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Genetic Material Of Deadly 1918 Influenza Is Present In 8 Circulating Strains Of Bird Flu

by on July 5, 2014


Professor Yoshihiro Kawaoka of the University of Wisconsin-Madison, virologist and principal investigator of this study.

Influenza pandemics often occur due to gene mixing (or reassortment) from different strains that leads to the development of an especially virulent strain.  Scientists from the U.S., U.K., and Japan have shown that avian influenza viruses circulating the world right now contain all the same or very similar genes that make up the incredibly virulent and deadly human strain that caused the 1918 pandemic, which killed 3-5% of the world’s population which at that time is estimated to be about 50-100 million deaths.

Animal influenzas including bird or avian flu are thought to be the reservoir for deadly human strains like one which caused the 1918 pandemic.  Scientists have noted recently that the genes of the avian flu viruses are very similar to the 1918 strain.   Professor Yoshihiro Kawaoka of the University of Wisconsin-Madison followed this hunch by generating a strain call “1918-like” through combining genes from 8 current circulating avian flu virus strains.

Alarmingly, he found in testing that it has high potential to infect and cause transmission in humans  Further, a mere seven genetic changes is sufficient to generate a strain that is airborne transmissible.

To focus their attention on the genes that contribute mostly to the enhanced infectivity of the “1918-like” strain and the normal avian strains, the researchers went gene by gene.  They created systematically strains that had only one gene from the 1918 strain against the genetic background of an otherwise typical avian influenza strain, and were able to show that the genes hemagluttinin (HA) and an RNA polymerase (PB2) are the strongest contributors to the pathogenicity of the human generated “1918-like” strain. The HA gene is what the flu virus uses to latch onto the exterior of a human cell.  The PB2 gene is what the flu uses to manufacture copies of itself.  Both were found to be more efficient in the 1918 and 1918-like strains.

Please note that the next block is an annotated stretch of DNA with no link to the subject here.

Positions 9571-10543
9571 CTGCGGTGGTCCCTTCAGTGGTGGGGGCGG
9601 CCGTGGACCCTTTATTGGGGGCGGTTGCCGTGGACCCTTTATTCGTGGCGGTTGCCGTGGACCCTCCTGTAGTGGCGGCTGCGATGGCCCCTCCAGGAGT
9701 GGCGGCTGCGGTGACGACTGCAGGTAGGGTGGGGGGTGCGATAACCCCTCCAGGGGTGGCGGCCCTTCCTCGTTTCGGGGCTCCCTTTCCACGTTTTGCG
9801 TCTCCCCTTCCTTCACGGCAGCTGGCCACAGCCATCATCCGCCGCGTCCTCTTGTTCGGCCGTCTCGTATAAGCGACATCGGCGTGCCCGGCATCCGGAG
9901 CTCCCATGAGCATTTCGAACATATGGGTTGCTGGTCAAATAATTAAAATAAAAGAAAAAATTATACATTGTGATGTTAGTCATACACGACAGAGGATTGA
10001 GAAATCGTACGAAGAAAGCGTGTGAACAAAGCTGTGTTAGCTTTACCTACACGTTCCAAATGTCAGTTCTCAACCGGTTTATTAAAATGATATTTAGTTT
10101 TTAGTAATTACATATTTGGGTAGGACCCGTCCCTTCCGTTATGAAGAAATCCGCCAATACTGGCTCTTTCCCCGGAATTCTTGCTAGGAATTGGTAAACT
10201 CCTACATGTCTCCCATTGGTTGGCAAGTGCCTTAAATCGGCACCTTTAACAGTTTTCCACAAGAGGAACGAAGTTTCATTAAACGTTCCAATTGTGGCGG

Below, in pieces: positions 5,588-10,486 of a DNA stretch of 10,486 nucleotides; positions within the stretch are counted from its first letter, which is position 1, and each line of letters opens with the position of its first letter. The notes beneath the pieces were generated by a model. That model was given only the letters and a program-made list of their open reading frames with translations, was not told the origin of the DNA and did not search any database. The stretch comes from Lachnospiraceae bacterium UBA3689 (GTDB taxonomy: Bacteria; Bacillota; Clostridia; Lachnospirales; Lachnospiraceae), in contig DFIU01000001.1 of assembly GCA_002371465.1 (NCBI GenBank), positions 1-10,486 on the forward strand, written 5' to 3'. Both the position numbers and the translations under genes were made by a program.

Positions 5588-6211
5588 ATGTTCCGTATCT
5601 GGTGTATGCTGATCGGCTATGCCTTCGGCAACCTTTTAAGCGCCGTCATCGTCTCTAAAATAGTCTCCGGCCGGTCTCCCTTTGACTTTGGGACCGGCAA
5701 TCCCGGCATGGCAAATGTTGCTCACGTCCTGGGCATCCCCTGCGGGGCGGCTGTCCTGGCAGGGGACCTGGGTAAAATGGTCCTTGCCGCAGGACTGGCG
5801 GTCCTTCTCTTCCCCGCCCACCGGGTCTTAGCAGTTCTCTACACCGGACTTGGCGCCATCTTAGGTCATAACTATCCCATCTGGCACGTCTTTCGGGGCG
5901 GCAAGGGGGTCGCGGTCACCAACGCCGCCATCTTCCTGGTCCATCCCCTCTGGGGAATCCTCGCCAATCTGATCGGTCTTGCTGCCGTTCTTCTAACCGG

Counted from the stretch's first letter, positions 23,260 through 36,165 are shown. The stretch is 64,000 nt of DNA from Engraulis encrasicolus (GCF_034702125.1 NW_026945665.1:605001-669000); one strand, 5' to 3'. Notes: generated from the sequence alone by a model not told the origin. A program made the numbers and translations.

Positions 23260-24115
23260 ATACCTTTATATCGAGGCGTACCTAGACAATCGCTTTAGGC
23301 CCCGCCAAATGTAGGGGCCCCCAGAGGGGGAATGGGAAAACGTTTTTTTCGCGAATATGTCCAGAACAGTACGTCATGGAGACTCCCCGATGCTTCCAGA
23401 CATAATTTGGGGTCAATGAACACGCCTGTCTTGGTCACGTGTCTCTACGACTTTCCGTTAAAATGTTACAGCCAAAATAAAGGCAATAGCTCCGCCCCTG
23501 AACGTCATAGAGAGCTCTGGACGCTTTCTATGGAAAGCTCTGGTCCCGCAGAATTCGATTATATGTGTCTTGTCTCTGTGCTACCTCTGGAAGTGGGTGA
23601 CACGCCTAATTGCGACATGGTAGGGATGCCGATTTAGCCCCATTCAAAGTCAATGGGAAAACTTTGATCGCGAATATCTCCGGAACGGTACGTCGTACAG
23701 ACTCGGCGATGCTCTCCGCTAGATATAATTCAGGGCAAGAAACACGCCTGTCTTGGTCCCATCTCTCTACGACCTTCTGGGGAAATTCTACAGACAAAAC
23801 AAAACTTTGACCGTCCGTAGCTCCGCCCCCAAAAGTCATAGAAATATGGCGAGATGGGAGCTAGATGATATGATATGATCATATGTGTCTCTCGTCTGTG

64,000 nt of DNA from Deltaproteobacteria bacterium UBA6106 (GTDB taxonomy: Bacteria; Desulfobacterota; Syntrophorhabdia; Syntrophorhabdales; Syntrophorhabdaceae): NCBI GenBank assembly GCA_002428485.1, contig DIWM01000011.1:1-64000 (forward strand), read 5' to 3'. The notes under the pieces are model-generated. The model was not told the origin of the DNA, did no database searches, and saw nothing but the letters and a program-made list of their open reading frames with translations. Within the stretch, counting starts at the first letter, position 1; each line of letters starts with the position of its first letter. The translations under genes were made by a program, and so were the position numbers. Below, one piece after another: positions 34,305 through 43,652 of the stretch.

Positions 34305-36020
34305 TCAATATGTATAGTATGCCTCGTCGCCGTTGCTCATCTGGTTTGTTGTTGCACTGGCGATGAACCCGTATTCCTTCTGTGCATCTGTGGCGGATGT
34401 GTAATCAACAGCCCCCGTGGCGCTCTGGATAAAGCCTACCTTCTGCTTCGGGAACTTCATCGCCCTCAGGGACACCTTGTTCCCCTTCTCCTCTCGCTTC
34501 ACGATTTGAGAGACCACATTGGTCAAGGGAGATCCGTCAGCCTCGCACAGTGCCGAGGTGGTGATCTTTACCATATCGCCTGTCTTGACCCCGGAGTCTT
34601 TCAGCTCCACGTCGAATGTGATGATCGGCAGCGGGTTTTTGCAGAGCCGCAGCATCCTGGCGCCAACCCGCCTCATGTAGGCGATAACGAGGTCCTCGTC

HA – the hemagluttinin protein that gives influenza virus to latch onto human cells.

At first the researchers found that the “1918-like” strain was not transmissible.  But with these two important genes in hand, they found that by adding them from the original 1918 strain give rise to transmission.  This led them to try generating slight variations of “1918-like” to see whether it was quite easy to make a transmissible strain.

The researchers again focused on the HA and PB2 genes, making just a few mutations.  Remarkably, one of their resulting strains, a “1918-like” with a mere 7 genetic changes across 3 genes, could infect and be transmitted to their test subjects.

One bright spot in the research is that blood from people who were vaccinated against the more normal, 2009 seasonal flu strain, also react to the dangerous 1918-strains generated in Kawaoka’s laboratory, giving rise to hope that perhaps the population has some protection already. Influenza research of this type requires high level of safety procedures and precautions.  The work carried out by Kawaoka required what is called Biosafety Level 3.  This entails the use of negative pressure hoods, proper safety attire, and restricted access during experimentation.  The highest level is Biosafety Level 4 which is reserved for Ebola and other fast, deadly public health disease agents.

Despite the safety precautions, many people are fearful of the consequences of recreating a strain of influenza that even resembles the deadly one that struck the world in 1918.  In 2012, Kawaoka came under heavy scrutiny for related work.  The National Science Advisory Board for Biosecurity (NSABB) debated whether Kawaoka’s work was too dangerous to release even as a scientific publication to the public.  Kawaoka vigorously defended the research by pointing out that it answers important questions demanded by the National Institutes of Health of the U.S.  In the end NSABB permitted his 2012 research to be published in the journal Nature.  The work reported here was published in Cell Host and Microbe, a sister journal of Cell.

The research first appeared in Jun 11, 2014 in Cell Host and Microbe.



*Cell Host and Microbe Volume 15, Issue 6, p692–705, 11 June 2014

(Photo Credits: Sanofi PasteurAJ Cann / Creative Commons)

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